VB.NET handles errors and abnormal conditions with exceptions. An exception is an object that encapsulates information about an unusual program oCcurrence, such as running out of memory or losing a network connection.
It is important to distinguish exceptions from bugs and errors. A bug is a programmer mistake that should be fixed before the code is shipped. An exception is not the result of a programmer mistake (though such mistakes can also raise exceptions). Rather, exceptions are raised as a result of predictable but unpreventable problems that arise while your program is running (e.g., a network connection is dropped or you run out of disk space).
An error is caused by user action. For example, the user might enter a number where a letter is expected. Once again, an error might cause an exception, but you can prevent that by implementing code to validate user input. Whenever possible, user errors should be anticipated and prevented.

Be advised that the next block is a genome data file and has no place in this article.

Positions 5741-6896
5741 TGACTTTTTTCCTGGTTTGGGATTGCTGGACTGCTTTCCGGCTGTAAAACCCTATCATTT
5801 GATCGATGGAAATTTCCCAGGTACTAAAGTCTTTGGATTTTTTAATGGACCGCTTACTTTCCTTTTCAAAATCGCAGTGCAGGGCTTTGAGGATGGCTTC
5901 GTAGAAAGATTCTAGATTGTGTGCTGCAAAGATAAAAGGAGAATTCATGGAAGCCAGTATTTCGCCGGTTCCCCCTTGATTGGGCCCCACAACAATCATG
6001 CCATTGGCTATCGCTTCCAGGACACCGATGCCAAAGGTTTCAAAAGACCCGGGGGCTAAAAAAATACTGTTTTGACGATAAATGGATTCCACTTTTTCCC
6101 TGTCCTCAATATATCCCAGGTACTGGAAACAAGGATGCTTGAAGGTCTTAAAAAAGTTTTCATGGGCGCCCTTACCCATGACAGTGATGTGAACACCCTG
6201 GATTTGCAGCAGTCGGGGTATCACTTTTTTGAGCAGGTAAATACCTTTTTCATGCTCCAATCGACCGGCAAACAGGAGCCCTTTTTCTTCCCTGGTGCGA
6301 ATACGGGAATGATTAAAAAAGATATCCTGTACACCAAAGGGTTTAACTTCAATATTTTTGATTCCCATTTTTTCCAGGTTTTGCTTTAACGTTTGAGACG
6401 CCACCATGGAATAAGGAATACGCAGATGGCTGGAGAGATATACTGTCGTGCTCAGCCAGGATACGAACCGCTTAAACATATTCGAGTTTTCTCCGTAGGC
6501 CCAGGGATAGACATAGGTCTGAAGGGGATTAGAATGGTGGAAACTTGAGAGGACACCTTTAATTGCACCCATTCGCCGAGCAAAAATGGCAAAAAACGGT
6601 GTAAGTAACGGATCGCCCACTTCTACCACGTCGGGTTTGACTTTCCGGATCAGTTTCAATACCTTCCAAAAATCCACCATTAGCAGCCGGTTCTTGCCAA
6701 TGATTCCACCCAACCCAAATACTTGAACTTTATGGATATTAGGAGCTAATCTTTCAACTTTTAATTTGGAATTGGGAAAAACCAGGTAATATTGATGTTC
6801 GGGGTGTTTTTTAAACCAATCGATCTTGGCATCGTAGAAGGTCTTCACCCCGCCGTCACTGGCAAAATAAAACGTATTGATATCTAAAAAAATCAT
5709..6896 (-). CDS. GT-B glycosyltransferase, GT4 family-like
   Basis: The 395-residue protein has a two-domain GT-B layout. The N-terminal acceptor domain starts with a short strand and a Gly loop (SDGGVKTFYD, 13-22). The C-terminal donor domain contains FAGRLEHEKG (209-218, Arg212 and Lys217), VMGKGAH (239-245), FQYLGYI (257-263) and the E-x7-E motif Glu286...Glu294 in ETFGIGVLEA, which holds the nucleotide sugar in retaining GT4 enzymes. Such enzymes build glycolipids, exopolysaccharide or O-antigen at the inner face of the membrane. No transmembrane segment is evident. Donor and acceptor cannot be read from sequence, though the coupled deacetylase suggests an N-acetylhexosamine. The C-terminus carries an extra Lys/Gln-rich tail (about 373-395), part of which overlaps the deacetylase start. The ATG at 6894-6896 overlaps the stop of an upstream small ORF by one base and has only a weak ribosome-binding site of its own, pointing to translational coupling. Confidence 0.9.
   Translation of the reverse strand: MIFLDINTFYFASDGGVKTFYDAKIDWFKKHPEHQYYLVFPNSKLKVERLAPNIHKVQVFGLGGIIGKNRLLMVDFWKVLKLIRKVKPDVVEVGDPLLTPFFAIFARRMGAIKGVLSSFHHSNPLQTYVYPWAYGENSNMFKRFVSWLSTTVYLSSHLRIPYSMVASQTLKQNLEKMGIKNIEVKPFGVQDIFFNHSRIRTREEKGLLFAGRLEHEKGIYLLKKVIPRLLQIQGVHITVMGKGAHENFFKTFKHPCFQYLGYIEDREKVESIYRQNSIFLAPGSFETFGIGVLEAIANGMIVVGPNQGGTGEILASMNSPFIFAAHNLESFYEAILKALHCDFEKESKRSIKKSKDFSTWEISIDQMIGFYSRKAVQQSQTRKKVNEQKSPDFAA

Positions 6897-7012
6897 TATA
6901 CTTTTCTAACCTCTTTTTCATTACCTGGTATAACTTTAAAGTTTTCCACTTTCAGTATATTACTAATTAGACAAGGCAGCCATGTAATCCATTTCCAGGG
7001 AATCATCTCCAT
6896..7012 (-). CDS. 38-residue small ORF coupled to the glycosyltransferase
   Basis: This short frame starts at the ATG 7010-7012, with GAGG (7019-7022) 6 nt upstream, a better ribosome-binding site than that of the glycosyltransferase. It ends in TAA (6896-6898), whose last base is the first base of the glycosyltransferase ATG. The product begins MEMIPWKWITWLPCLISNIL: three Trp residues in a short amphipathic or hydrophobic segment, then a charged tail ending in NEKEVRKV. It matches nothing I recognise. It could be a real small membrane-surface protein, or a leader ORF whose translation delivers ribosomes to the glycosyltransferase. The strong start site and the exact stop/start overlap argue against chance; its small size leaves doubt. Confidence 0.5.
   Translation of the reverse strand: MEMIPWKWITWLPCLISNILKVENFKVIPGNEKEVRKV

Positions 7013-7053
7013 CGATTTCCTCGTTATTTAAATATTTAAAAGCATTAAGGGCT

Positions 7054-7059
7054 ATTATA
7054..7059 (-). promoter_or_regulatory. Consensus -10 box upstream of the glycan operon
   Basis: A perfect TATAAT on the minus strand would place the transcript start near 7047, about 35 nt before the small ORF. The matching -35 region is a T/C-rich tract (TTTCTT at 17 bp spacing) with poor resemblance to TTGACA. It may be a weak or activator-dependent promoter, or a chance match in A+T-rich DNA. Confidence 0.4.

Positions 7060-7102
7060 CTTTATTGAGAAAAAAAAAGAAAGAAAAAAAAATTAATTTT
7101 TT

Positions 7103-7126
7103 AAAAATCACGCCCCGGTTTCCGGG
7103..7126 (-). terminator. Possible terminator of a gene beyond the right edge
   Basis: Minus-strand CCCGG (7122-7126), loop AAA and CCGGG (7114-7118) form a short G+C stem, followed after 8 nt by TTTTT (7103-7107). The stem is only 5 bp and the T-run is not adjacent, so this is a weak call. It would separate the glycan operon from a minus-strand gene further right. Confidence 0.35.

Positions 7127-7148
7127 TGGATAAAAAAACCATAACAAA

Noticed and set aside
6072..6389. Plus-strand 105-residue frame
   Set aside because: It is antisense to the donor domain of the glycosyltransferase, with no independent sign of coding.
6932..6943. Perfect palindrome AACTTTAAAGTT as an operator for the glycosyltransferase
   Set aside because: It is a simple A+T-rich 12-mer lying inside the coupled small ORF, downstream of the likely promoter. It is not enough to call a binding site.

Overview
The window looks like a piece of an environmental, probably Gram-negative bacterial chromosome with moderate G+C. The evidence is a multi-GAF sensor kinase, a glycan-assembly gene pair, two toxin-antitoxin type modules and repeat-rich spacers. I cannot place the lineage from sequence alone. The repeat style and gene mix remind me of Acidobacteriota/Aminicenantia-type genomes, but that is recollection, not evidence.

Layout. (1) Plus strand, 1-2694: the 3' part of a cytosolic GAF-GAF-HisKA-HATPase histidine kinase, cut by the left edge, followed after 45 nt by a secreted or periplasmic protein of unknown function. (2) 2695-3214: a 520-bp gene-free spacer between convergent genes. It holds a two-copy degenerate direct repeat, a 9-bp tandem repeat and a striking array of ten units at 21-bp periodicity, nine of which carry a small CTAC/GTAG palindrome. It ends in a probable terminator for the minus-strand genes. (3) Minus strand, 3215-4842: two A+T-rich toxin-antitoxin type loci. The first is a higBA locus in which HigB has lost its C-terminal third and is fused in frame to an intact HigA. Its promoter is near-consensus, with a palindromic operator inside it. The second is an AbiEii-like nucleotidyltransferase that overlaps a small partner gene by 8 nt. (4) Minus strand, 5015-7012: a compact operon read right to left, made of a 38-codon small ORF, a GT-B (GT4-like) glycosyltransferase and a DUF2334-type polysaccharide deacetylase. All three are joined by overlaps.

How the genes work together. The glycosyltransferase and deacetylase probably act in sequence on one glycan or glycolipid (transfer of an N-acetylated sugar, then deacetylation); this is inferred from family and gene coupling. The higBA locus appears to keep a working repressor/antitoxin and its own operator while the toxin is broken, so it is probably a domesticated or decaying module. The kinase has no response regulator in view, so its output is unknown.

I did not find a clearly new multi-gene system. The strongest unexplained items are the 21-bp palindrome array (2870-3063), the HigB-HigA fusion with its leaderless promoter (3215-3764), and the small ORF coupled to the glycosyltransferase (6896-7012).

Even if you remove all bugs and anticipate all user errors, you will still run into unavoidable problems, such as running out of memory or attempting to open a file that no longer exists. These are exceptions. You cannot prevent exceptions, but you can handle them so that they do not bring down your program.
When your program encounters an exceptional circumstance, such as running out of memory, it throws (or “raises”) an exception. You might throw an exception in your own methods (for example, if you realize that an ...